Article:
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The content property in CSS is used in conjunction with the pseudo elements ::before and ::after. It is used to literally insert content. There are four value types it can have.


.name::before {
  content: "Name: ";

Then an element like this:

<div class="name">Chris</div>

Would render like this:

Name: Chris

It could also be an empty string, which is commonly seen in things like the clearfix.


div::before {
  content: counter(my-counter);

More information about that.


div::before {
  content: url(image.jpg);

This is literally an image on the page like <img> would be. It could also be a gradient. Note that you cannot change the dimensions of the image when inserted this way. You could also insert an image by using an empty string for the content, making it display: block in some way, sizing it, and using background-image. That way you could re-size it with background-size.


You can use values (strings, anyway) that are taken right from attributes in the HTML.

<div data-visual-label="Widget Rating">60</div>
[data-visual-label]:before {
  content: attr(data-visual-label) ": ";

More Information

Content inserted in this was isn't really in the DOM, so it has some limitations. For instance you can't attach an event directly (only) to a pseudo elements. It is also inconsistant whether or not text inserted in this way is read by screen readers or if you can select it.

Browser Support

Chrome Safari Firefox Opera IE Android iOS
Any Any Any 4+ 8+ Any Any

For Opera, url() only supported in version 7+.


  1. Arron Hunt

    …holy gumballs batman you can use counters!? And just when I think I know everything there is to know about CSS…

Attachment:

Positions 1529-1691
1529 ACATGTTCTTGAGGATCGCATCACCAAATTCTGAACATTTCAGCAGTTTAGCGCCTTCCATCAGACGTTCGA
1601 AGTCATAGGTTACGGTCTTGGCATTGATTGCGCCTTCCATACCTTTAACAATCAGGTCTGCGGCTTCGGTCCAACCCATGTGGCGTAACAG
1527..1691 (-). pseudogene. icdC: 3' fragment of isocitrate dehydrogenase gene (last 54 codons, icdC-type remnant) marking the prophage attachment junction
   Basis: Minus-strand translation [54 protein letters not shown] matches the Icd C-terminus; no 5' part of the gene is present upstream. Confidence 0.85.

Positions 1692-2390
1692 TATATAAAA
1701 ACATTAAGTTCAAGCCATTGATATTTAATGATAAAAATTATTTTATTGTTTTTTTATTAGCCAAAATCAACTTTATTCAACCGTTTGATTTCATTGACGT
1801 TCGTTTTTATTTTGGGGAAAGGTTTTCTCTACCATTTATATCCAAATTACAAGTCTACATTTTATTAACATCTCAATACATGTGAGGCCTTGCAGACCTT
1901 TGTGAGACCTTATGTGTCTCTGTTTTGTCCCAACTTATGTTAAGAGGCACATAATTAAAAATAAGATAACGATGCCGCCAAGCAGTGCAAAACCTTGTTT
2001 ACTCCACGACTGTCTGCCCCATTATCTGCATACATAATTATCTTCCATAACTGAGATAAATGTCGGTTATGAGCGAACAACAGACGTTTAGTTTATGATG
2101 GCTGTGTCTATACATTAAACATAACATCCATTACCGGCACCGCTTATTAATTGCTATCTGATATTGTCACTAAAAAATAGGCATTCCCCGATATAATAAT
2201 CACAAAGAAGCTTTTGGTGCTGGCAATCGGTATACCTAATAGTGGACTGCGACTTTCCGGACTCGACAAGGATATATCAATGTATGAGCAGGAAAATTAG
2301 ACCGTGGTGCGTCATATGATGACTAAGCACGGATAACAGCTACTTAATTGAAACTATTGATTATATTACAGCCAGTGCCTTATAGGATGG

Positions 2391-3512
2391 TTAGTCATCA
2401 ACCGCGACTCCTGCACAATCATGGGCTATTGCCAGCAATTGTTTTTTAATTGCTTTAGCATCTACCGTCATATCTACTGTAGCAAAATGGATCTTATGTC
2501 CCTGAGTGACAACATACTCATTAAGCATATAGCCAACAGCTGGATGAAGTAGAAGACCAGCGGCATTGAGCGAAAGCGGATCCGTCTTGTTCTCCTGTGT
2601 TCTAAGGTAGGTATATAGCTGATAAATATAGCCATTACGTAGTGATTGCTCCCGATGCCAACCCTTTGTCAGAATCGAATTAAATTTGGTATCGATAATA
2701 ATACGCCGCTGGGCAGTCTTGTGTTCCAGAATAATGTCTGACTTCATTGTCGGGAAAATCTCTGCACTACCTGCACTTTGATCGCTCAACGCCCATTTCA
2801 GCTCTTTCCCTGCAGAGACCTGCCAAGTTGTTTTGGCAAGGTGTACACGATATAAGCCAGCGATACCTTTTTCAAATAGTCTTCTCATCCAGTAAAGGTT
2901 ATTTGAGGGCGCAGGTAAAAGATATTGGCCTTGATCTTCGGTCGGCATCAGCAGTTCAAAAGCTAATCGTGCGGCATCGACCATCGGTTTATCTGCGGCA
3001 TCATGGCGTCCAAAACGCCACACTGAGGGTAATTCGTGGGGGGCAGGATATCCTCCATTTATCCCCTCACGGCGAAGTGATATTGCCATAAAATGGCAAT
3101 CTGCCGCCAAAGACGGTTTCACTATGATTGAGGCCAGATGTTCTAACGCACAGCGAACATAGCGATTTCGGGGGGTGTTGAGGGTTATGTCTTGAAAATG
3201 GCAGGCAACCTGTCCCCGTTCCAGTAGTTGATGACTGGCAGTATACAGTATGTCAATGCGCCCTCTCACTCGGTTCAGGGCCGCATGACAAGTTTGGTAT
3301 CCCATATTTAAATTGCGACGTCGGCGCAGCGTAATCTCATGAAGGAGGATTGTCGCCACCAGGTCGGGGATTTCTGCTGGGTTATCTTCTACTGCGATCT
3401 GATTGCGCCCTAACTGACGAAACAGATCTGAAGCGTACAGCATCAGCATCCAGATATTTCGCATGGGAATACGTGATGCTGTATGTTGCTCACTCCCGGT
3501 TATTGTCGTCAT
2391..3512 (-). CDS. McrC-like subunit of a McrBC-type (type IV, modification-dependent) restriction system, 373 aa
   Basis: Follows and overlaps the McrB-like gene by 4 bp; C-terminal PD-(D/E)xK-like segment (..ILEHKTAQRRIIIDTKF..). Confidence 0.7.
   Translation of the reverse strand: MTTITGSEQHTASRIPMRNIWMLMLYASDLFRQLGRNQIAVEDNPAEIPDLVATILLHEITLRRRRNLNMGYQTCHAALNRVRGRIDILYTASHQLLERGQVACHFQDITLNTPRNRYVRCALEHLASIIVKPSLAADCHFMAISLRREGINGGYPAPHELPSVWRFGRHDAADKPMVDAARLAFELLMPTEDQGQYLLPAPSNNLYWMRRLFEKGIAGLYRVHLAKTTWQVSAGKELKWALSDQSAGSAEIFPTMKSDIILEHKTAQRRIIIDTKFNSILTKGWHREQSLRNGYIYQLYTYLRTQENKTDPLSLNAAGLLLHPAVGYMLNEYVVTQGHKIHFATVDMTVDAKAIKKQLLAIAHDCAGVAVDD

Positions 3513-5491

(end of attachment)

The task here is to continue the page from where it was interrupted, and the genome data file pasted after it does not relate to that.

2. Jenna

    If only attr() had greater browser support for it’s url <type-or-unit> keyword:

    • Bali Balo

      True ! I’m waiting for it too. We could do a lot with this.

  3. ApplePi

    A great use of this would be print stylesheets. You show the URL beside links.


    <a href="">Check out this example site!</a>


    a::after {
      content "(" attr(href) ")";
      color: #ccc;
  4. Sumeet Chawla

    Woah, the counter and the attribute method is really powerful. Till now I just used this to create special elements to add visual effects

  5. Luke Gedeon
    Permalink to comment#

    Any suggestions on how to add an image using css and make it 100% width and keep it proportional as the window changes? I was trying :before with a url which got me here, but I seem to be rather stuck.

  6. Max
    Permalink to comment#

    Can we combine content: url(image.jpg); width content: attr(data-image); ?
    Something like this url(attr(data-image));

  7. Easy Home Noida
    Permalink to comment#

    I just want to mention that I certainly enjoyed you’re page. Likely I’m planning to bookmark your site . You really come with amazing articles. With thanks for sharing with us your blog site.

  8. Zuns
    Permalink to comment#

    “content: url(image.jpg);” Doesn’t work nicely on firefox.

  9. Ignacio
    Permalink to comment#

    See the CodePen below:

    I want to add an asterisk, as in the image on the left to the input on the right.

    I am completely stuck and it’s stupid that I don’t see.

    • timbernasley
      Permalink to comment#

      Just add a span around your input element and give it the asterisk class instead of the input. Since ::before + ::after add the content before/after the elements own content and input elements don’t have content, your example doesn’t work.

  10. Vern Zehr
    Permalink to comment#

    Did not see this mentioned in the comments….

    Raster images (png, jpg, gif) won’t scale in the content of :before|:after but, an svg DOES scale based on the box size.

    Of course the SVG has to be responsive.

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Markdown is supported, so you can write inline code like `<div>this</div>` or multiline blocks of code in in triple backtick fences like this:

  function example() {
    element.innerHTML = "<div>code</div>";

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